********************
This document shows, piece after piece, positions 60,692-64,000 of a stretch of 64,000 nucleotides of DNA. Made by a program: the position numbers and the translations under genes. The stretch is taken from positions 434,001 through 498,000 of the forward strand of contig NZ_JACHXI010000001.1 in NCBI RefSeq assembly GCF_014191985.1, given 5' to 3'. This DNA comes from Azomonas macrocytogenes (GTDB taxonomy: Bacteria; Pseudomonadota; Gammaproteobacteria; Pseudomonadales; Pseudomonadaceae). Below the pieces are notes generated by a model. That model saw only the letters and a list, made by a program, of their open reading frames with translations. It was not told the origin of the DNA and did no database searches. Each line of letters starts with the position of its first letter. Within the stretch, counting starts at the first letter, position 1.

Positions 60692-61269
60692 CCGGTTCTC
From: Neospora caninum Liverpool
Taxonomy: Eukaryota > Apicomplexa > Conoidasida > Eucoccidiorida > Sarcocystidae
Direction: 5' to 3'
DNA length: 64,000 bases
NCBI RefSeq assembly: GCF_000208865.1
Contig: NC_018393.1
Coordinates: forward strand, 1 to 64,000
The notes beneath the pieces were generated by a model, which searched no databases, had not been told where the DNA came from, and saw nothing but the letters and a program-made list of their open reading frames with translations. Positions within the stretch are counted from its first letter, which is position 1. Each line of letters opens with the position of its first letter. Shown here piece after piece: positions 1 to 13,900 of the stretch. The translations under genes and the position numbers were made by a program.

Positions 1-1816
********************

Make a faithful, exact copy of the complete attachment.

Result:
This document shows, piece after piece, positions 60,692-64,000 of a stretch of 64,000 nucleotides of DNA. Made by a program: the position numbers and the translations under genes. The stretch is taken from positions 434,001 through 498,000 of the forward strand of contig NZ_JACHXI010000001.1 in NCBI RefSeq assembly GCF_014191985.1, given 5' to 3'. This DNA comes from Azomonas macrocytogenes (GTDB taxonomy: Bacteria; Pseudomonadota; Gammaproteobacteria; Pseudomonadales; Pseudomonadaceae). Below the pieces are notes generated by a model. That model saw only the letters and a list, made by a program, of their open reading frames with translations. It was not told the origin of the DNA and did no database searches. Each line of letters starts with the position of its first letter. Within the stretch, counting starts at the first letter, position 1.

Positions 60692-61269
60692 CCGGTTCTC
From: Neospora caninum Liverpool
Taxonomy: Eukaryota > Apicomplexa > Conoidasida > Eucoccidiorida > Sarcocystidae
Direction: 5' to 3'
DNA length: 64,000 bases
NCBI RefSeq assembly: GCF_000208865.1
Contig: NC_018393.1
Coordinates: forward strand, 1 to 64,000
The notes beneath the pieces were generated by a model, which searched no databases, had not been told where the DNA came from, and saw nothing but the letters and a program-made list of their open reading frames with translations. Positions within the stretch are counted from its first letter, which is position 1. Each line of letters opens with the position of its first letter. Shown here piece after piece: positions 1 to 13,900 of the stretch. The translations under genes and the position numbers were made by a program.

Positions 1-1816